Linda Susak – Landscape Painter

Grand Staircase

Grand Staircase Escalante National Monument 2017

October 2 – 31, 2017

Opening Reception: Thursday, October 5, 4-6pm
There will be a drawing for a free painting and food and drinks at the opening reception! Come by and check out my latest paintings!

Health Sciences Library Gallery, 3rd floor
University of Colorado, Anschutz Medical Campus

Library address, directions and parking maps:
Website
Email

Passages – Sarah Van Beckum

Van Beckum flyer

The show ends on September 29, 2017. Join us in the Health Sciences Library Gallery as we display Sarah Van Beckum’s latest journey into abstracting nature’s forms.

The moods and whims of nature influence my work. Making art is a deeply engaging process. As an observer by type, my art can be quiet and contemplative or energetic and aggressive. Drawing from nature’s forms, ingrained from the countryside of my youth, painting is my search for meaning – Sarah Van Beckum

Phrenology – Mid 19th to early 20th century

From the 1840s to the 1920s, the popular medical movement of Phrenology took hold in the U.S. During this time phrenology was similar to pop-psychology. Phrenology was the pseudo-science that claimed to be able to identify a person’s character by the bumps on their skull. The ‘evidence’ was the belief that the brain was made up of 37 unique organs that each controlled a behavior or personality trait. Many practitioners of Phrenology, including most famously the Fowler family, believed that the organs could be exercised and a person could have a better and happier life. It also had contemporary critics and a sinister side.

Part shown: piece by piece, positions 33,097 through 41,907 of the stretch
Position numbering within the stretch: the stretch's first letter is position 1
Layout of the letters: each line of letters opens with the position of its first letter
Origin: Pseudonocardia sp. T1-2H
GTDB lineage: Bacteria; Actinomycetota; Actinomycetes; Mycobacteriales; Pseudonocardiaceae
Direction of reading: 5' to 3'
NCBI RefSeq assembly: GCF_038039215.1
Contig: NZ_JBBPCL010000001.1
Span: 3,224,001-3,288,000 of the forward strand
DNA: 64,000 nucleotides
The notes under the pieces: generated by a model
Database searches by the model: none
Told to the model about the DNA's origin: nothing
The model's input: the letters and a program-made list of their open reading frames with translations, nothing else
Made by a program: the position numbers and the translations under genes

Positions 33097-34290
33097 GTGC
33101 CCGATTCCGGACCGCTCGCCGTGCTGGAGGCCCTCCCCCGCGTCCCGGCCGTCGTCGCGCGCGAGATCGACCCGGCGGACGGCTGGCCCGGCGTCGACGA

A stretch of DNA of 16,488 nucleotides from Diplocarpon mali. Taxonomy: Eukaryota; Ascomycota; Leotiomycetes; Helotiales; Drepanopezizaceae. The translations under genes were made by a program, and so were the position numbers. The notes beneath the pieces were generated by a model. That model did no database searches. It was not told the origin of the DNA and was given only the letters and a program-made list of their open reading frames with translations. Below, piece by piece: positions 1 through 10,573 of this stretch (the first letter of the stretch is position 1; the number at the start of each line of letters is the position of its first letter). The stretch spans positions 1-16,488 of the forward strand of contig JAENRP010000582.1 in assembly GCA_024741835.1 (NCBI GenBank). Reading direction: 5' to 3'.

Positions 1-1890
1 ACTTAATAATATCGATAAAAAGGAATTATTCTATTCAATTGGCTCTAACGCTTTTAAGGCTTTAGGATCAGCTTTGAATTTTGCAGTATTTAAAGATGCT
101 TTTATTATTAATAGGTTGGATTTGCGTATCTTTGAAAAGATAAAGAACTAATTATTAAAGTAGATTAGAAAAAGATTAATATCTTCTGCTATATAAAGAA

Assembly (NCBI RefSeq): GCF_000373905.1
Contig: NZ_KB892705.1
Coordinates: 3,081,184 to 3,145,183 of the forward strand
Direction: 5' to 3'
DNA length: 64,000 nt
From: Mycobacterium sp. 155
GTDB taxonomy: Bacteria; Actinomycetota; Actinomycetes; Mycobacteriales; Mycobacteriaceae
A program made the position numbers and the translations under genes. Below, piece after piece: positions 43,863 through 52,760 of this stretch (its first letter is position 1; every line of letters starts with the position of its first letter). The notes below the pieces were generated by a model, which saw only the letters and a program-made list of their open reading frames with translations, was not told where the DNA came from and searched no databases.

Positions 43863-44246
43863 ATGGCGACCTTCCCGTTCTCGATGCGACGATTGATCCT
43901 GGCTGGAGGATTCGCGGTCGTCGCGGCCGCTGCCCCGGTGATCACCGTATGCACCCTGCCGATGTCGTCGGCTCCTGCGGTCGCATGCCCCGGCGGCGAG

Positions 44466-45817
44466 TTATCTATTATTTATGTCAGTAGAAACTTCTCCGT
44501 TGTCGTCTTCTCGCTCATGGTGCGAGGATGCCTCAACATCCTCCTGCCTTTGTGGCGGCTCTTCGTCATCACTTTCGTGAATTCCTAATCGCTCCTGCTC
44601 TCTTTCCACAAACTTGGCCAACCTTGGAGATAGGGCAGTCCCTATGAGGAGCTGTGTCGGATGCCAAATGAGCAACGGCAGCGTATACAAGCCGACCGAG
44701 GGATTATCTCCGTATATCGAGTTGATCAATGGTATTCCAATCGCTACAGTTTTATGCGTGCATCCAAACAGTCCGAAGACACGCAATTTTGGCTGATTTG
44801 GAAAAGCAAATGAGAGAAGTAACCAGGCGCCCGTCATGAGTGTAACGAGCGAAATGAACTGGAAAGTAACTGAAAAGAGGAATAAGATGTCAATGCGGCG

The Health Science Library has several distinctive artifacts from the mid-19th to early 20th Century practice of Phrenology on exhibit. Please visit the second floor rotunda to experience the past of Phrenology.

Paul Andrews, MA
Collection Development

Featured book for June


Tell me everything you don’t remember

The stroke that changed my life

by Christine Hyung-Oak Lee

“Christine Hyung-Oak Lee woke up with a headache on the morning of December 31, 2006. By that afternoon, she saw the world–quite literally–upside down. By New Year’s Day, she was unable to form a coherent sentence. And after hours in the ER, days in the hospital, and multiple questions and tests, her doctors informed her that she had had a stroke.

For months afterward, Lee outsourced her memories to a journal, taking diligent notes to compensate for the thoughts she could no longer hold on to. It is from these notes that she has constructed this frank and compelling memoir. …

Lee illuminates the connection between memory and identity in an honest, meditative, and truly funny manner, utterly devoid of self-pity. And as she recovers, she begins to realize that this unexpected and devastating event has provided a catalyst for coming to terms with her true self–and, in a way, has allowed her to become the person she’s always wanted to be.”

Medical Humanities/3rd floor Special Collections
WL 356 L477t 2017